Dictionary of National Biography, 1885-1900/Aspland, Robert Brook
ASPLAND, ROBERT BROOK (1805–1869), unitarian divine, son of Robert Aspland [see Aspland, Robert], was born at Newport, Isle of Wight, 19 Jan. 1805. He was placed first with Mr. Potticary of Blackheath (where Disraeli was his schoolfellow), next with Mr. Evans of Tavistock, then at Glasgow University, where he graduated as M.A. in 1822, and lastly at Manchester College, York, finishing his studies in 1826. Crook's Lane, Chester, was his first chapel, whither he went in August 1826. He left in 1833 to be co-pastor with Dr. Lant Carpenter at Lewin's Mead chapel, Bristol, where, on 21 October of that year, he married Jane Hibbert, and established a boarding-school. In 1836 he moved to Dukinfield; in 1858 to Hackney. He took up the editorship of the 'Christian Reformer' on his father's death, 1845 (keeping it till the publication ceased in 1863). In 1846 he was made one of the secretaries of Manchester College (holding the post till 1857). In 1850 he collected from the 'Christian Reformer' memoirs of his father's life. Some smaller publications also came from his pen. 'A Brief Memoir of the Rev. Paul Cardale,' extracted from the 'Christian Reformer,' 1852; some Sermons, and 'Paul Best, the Unitarian Confessor,' 1853; and 'Mr. Richard Frankland and Dr. Henry Sampson,' reprinted in pamphlet form, 1862. Brook Aspland became secretary to the British and Foreign Unitarian Association in 1859; he was helped by a colleague in 1867, and having fallen into a precarious state of health, he died suddenly 21 June 1869, aged 65.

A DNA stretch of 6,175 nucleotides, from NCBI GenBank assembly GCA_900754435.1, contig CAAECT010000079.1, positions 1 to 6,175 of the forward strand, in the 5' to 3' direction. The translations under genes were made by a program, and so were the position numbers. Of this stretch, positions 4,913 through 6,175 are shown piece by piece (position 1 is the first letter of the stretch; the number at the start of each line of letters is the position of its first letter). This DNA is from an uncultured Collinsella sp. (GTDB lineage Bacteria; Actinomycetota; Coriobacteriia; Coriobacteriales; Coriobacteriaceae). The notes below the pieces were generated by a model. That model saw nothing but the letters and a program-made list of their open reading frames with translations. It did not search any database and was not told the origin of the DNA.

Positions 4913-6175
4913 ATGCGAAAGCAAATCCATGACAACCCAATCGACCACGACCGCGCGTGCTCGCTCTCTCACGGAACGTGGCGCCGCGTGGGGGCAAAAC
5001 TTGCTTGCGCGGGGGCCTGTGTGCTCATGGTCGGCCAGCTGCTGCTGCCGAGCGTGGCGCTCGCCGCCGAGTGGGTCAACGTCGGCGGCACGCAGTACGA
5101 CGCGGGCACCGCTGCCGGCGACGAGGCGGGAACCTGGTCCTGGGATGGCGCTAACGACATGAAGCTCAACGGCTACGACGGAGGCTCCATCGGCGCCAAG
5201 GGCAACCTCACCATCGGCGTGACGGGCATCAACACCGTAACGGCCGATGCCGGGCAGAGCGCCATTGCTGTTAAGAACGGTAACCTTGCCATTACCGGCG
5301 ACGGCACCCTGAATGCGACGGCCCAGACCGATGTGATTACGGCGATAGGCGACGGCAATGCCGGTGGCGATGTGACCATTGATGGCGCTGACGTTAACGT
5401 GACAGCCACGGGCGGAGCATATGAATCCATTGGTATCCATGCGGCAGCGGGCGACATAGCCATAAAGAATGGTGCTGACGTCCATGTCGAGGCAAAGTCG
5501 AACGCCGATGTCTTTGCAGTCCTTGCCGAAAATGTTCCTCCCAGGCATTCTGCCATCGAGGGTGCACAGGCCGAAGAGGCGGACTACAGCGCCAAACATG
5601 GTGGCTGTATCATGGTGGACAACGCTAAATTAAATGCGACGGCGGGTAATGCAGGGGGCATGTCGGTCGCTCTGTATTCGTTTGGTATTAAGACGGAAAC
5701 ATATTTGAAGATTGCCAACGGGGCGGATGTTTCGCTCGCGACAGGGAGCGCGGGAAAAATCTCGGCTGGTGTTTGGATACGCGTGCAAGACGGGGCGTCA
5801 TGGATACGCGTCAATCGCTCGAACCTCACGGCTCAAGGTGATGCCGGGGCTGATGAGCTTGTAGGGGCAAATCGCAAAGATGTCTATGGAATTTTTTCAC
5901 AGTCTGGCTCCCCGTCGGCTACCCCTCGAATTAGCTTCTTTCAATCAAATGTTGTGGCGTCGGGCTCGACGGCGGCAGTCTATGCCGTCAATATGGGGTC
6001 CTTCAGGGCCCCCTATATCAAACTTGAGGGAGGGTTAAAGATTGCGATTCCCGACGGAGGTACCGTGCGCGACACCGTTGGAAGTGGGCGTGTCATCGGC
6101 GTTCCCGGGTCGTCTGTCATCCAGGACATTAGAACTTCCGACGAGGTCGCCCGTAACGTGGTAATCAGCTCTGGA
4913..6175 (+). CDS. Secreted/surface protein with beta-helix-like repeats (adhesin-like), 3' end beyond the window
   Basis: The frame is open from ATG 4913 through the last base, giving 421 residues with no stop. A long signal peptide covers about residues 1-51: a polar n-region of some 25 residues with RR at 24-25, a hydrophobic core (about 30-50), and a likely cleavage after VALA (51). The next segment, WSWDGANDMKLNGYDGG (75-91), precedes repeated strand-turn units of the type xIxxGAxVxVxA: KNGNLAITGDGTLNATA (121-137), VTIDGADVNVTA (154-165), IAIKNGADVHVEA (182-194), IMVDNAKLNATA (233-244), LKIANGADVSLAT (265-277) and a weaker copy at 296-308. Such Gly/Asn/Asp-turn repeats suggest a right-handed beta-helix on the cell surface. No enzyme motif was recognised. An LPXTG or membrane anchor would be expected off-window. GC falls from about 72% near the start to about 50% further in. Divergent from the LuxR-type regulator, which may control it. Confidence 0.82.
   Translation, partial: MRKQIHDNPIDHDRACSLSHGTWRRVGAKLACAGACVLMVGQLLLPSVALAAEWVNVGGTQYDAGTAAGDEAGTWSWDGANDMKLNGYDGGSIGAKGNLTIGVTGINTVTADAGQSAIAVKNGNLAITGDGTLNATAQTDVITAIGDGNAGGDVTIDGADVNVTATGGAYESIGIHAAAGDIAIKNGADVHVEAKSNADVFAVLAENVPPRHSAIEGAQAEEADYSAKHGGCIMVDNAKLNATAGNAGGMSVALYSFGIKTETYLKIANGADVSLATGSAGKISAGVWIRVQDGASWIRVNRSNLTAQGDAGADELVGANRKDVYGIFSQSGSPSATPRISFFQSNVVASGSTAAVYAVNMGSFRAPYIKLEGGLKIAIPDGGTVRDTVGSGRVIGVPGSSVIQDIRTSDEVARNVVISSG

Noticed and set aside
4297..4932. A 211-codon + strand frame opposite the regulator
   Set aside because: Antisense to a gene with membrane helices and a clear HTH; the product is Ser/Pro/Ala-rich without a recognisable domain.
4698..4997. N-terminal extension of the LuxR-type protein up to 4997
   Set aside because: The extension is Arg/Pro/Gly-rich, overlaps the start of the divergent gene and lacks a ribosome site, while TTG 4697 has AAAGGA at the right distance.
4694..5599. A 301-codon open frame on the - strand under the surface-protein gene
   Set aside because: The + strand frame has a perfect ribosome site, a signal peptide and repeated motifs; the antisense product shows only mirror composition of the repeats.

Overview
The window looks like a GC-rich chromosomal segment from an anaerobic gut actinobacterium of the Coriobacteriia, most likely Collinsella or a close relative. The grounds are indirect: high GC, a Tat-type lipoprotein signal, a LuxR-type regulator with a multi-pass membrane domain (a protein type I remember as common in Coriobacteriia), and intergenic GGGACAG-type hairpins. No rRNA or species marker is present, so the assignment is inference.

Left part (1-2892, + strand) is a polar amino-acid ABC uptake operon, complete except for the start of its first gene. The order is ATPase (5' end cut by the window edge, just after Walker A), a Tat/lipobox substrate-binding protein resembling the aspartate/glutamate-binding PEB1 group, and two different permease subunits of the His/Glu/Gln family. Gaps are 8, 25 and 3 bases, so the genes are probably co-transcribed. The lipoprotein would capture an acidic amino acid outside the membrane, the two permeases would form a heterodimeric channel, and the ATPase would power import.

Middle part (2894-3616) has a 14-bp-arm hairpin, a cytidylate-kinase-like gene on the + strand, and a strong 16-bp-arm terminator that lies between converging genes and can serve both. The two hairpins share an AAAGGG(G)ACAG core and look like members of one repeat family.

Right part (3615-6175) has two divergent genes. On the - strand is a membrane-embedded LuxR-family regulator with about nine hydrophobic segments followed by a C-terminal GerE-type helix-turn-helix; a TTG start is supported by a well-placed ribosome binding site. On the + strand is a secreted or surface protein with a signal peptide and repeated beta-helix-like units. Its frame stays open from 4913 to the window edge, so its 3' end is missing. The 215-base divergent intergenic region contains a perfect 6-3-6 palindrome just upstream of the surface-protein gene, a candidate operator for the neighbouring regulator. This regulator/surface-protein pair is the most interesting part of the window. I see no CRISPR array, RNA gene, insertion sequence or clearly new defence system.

[In Memoriam, Notices of the Life of the late Rev. R. B. Aspland, M.A. (Dr. Williams's Library); the Inquirer, 3 July 1869.]